I do know that that "boost" is helpful only insofar as schools will even LOOK at that score (Boalt Hall, eg, will not). And I have been considering the third option of moving the test date to June/September, and applying anew next cycle with what I hope will be more optimal LSAT results.
    Ideally, I should know by now (the date-change deadline is tonight) whether I will be ready enough by Feb. 6th to improve my score above 164.

    But actually, I don't know. I want to defer that decision to coming right up on test day, b/c over the last couple weeks I have been fine-tuning my test-prep, and only coming up on test day do I feel I will know for certain whether I am ready to improve substantially.
    I have decided to allow myself to miss tonight's test-date change deadline, hunker down over the next two weeks, and if I don't feel I'm ready (or if school/other things interrupt my studying more than expected), I will do an "absent." This strategy will allow me to (1) fall back on the fact that I will still be able to see what my 164 LSAT yields with applications, and (2) if those acceptances are not very good, or I still have that LSAT itch to scratch, I will take the LSAT in September, and reapply next cycle, knowing that an absence will not have counted as either one of the 3-LSAts-in-2-years, or as one of my 2 free LSATs (I am a LSAC fee waiver applicant).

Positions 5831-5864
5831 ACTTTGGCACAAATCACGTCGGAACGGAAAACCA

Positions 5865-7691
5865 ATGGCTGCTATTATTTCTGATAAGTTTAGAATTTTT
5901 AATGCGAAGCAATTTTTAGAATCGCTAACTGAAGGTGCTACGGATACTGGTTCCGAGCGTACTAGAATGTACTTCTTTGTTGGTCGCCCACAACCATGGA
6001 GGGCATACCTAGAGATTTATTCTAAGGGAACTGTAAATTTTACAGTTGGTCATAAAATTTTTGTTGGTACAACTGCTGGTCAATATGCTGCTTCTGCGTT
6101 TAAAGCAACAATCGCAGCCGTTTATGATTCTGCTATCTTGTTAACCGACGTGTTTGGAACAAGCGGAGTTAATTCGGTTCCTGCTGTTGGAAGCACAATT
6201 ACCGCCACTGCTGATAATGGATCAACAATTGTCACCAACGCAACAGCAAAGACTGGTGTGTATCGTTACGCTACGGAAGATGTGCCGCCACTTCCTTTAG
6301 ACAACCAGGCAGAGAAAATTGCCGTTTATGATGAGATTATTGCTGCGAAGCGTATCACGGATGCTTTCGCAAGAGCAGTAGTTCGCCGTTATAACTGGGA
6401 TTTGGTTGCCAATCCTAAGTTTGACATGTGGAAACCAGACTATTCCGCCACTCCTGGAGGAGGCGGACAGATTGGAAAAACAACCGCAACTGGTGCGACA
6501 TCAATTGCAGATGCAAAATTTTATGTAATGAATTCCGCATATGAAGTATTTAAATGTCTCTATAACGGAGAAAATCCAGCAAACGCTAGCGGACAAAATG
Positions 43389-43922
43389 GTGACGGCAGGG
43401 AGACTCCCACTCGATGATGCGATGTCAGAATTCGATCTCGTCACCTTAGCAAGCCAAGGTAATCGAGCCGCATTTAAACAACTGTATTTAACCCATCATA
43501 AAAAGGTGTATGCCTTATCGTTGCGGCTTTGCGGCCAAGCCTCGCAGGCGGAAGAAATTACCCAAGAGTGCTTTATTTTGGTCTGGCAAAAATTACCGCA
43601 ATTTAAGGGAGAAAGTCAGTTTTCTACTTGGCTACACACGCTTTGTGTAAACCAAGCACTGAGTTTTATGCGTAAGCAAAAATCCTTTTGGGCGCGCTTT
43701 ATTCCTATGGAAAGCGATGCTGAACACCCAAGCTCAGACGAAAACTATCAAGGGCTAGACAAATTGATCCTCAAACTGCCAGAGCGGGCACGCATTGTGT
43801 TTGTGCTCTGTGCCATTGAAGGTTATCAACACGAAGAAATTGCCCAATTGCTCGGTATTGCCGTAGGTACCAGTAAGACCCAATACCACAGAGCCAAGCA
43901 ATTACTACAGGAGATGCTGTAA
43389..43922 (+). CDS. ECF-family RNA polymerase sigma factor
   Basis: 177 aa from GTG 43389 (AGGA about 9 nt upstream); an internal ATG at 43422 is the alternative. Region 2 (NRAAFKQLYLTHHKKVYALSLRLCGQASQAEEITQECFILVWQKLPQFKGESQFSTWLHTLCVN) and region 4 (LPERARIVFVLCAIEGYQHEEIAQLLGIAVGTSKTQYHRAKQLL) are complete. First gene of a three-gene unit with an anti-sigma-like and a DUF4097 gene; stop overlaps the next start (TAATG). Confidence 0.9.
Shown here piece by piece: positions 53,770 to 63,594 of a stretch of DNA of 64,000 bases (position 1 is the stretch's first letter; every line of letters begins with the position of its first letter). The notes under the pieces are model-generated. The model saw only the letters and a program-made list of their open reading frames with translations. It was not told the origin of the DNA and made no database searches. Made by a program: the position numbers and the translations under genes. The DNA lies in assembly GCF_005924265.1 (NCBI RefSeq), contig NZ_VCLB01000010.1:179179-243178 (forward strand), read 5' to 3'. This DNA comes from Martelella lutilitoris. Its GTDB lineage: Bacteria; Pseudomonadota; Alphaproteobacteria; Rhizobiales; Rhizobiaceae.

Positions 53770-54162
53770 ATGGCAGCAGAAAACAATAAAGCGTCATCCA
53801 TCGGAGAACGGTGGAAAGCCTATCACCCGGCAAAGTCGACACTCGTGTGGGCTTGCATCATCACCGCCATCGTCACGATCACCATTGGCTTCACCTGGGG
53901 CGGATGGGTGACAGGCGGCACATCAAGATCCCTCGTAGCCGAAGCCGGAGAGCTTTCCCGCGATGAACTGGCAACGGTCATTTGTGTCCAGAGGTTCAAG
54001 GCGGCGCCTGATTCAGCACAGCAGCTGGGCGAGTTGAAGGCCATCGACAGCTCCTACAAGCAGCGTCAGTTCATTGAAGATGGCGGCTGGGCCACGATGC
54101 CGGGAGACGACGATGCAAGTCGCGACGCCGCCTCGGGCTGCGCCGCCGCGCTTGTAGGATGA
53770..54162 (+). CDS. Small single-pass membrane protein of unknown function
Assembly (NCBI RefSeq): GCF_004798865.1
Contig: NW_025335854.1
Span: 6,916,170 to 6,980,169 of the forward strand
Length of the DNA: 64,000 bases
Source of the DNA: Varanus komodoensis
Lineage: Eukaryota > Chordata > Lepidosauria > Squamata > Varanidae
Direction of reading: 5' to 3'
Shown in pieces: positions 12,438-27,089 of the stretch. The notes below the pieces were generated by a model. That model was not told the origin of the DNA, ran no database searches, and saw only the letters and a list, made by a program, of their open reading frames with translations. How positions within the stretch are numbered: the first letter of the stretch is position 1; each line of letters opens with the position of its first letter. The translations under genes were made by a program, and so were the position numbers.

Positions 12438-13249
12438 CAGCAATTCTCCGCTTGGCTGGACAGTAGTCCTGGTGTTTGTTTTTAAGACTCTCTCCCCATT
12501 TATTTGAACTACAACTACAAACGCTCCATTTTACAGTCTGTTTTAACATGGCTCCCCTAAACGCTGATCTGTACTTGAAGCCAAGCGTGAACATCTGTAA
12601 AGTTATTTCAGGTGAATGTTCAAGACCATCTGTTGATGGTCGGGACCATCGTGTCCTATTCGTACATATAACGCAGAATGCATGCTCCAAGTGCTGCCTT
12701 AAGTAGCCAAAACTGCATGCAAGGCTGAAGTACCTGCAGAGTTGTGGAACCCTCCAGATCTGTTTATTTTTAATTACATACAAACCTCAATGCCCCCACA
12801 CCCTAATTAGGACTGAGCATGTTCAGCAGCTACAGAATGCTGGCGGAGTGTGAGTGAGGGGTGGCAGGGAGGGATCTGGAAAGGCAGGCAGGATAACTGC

Any advice, from you or anyone else reading?
    thanks!

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  44. Hi Steve,

    Is there a recommended course of action (if any) in the case of test center reassignment?

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  45. I'm registered for the Feb 10' exam and I realized a few weeks back that I am just not ready for the test. I went online to cancel or move the date and I missed the deadline. What would you suggest I do? Also is there anyway to notify the LSAC and explain myself? and if so, should I?

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  46. I don't feel I'm prepared for the LSAT in a few days. Would you recommend a no show (absence on your record) or a cancel of the score after the test (take a practice run). Also what are the steps to cancelling a score after you take it

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  47. @Anonymous 1/17 - Sounds like you have a solid plan.

    @Anonymous 1/19 - If you've been reassigned, you've been reassigned. Not sure what kind of advice I can offer about that. They don't take kindly to bribery - I learned that the hard way (just kidding).

    @MikeyLang2212 - LSAC doesn't want to hear that you're not showing up beforehand. There's no way to note this on your file. You can cancel or pull a no-show. I've described above in the blog post the pros and cons of each option.

    @Anonymous 1/28 directly above - See my comments to MikeyLang2212. See How to Cancel Your LSAT Score.